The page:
Recording Focus Groups Using Lectern Microphones
Microphones used for recording focus groups should have two key features (from an audio quality perspective) – the ability to capture speech clearly and to block out ambient sounds.
Unidirectional Lectern Microphones – also known as Podium or Gooseneck microphones – have both these features and more.
Here’s a look at the pros and cons of using them:
Sensitivity to sound
Unidirectional lectern microphones are sensitive to sound coming from the front; this helps deliver really clear audio.
Also, because they are placed close to the speakers, the voice clarity is much better compared to a boundary or shotgun microphone.
Blocking out side conversations
Their unidirectional nature helps block out side-conversations and ambient sounds in the room (noise from the air conditioner, people moving, sounds from the hallway etc.).
In addition, the height of the microphones helps block out sounds coming from the table surface itself (papers shuffling, banging on the table etc.).
Some lectern microphones also come with mute buttons so that participants can mute themselves out when they’re not talking or if they want to talk to the person sitting next to them without interrupting the focus group.
Lectern microphones are available in various lengths. Also, their flexible neck can be adjusted to a comfortable height and distance for each participant. This improves both audio quality and comfort.
Multiple microphones needed
One obvious disadvantage is that separate microphones have to be set up for each member of the group.
The audio quality is substantially affected if a participant turns their face away from the microphone while speaking (since the mic is unidirectional).
Lectern microphones are available in fixed and desktop variants – both in wired and wireless versions.
They come in omnidirectional versions too, but those may not be too suitable for a focus group setup.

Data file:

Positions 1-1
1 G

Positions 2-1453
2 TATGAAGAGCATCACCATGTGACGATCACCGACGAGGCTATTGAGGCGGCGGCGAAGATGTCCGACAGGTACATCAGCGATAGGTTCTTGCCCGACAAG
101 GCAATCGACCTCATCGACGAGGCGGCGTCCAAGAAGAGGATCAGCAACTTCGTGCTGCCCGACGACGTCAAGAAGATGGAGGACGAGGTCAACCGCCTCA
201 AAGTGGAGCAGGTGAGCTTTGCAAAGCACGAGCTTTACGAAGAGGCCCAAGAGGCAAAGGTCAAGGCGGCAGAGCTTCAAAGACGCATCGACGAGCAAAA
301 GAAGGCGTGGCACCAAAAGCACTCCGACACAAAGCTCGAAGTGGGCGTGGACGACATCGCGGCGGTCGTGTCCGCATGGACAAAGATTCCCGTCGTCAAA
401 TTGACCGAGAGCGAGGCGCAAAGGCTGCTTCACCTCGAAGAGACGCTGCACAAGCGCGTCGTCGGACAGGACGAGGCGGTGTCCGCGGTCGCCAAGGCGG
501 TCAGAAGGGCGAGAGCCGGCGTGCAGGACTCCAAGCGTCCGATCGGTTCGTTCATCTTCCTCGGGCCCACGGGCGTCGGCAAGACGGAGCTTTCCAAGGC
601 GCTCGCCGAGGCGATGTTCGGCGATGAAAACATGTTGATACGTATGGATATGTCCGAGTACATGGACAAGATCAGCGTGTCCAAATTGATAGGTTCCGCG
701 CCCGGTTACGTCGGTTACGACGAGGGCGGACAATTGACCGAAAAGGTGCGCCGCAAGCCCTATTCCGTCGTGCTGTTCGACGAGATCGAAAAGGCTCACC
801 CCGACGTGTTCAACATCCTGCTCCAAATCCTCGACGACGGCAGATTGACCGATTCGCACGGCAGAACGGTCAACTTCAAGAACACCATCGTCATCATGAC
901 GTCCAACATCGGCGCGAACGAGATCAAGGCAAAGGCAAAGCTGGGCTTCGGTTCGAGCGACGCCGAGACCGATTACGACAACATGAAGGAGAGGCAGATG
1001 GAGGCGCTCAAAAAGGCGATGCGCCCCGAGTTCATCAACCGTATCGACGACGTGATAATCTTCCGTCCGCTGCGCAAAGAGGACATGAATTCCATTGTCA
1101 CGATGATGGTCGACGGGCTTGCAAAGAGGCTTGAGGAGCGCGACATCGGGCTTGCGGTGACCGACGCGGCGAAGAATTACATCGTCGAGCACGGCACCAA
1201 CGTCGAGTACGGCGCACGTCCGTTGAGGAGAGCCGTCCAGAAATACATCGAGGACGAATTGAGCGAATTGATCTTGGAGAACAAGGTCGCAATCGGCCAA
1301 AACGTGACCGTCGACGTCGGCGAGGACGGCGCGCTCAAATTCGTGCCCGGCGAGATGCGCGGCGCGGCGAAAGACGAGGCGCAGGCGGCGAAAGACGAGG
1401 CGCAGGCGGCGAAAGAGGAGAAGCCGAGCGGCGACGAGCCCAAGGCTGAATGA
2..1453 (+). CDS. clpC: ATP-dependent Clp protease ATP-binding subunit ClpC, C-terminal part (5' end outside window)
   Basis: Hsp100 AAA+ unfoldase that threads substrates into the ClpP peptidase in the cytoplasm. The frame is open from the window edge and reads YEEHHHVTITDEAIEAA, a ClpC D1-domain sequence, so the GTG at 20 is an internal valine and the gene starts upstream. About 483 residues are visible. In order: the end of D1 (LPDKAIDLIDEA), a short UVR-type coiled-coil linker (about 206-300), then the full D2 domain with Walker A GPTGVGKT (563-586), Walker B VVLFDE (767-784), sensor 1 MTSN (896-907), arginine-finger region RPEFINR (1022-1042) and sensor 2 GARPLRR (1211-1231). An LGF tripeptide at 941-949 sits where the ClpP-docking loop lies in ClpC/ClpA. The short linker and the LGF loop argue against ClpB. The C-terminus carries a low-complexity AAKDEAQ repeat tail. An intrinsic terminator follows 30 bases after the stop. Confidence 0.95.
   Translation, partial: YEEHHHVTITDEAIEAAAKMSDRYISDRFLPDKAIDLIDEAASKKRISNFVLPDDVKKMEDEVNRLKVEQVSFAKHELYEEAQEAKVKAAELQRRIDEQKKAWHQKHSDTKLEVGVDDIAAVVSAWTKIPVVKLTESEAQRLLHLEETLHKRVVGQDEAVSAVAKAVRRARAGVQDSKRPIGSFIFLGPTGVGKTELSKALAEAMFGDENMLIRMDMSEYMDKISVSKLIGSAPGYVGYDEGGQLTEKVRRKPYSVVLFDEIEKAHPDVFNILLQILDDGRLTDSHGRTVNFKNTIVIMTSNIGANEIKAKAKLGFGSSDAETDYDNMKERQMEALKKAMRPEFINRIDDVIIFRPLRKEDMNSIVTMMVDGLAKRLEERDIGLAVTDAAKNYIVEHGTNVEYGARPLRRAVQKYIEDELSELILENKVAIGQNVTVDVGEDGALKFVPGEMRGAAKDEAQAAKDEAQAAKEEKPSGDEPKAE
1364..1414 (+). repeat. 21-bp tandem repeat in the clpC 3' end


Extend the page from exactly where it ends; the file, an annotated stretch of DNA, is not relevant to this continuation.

Here are a few examples:
Watch this video for a comparison of these microphones.
Tips for Better Recording
Use pop filters
Pop filters soften plosive sounds (the p/b/t/k /g sounds) in speech.
Get the placement right
The ideal distance between a lectern microphone and the speaker is 6-12 inches . The distance between two microphones should be at least three times the distance between the microphone and speaker.
Use a shock mount
Using a shock mount will help minimize the transmission of sound from the table or mic stand to the microphone, thereby improving the quality of audio.
Loud speakers should face away from the mics
Loud speakers in the room should not radiate sound directly into the mics as this may cause feedback.
Use an audio mixer
Most audio systems with four or more microphones come with an audio mixer. These are devices that automatically turn on microphones that are in use and turn off those that are not.
Set aside time for demonstration
Before beginning the session, demonstrate to the group how the microphones work. Lay ground rules about using the mute button (if available) and explain why it’s important to face the microphone while speaking.
And as always, test your microphones and other recording gear before the live session.
Another type of microphone that’s great for recording focus groups is the boundary microphone. We’ll discuss that in the next post.
Till then, happy recording!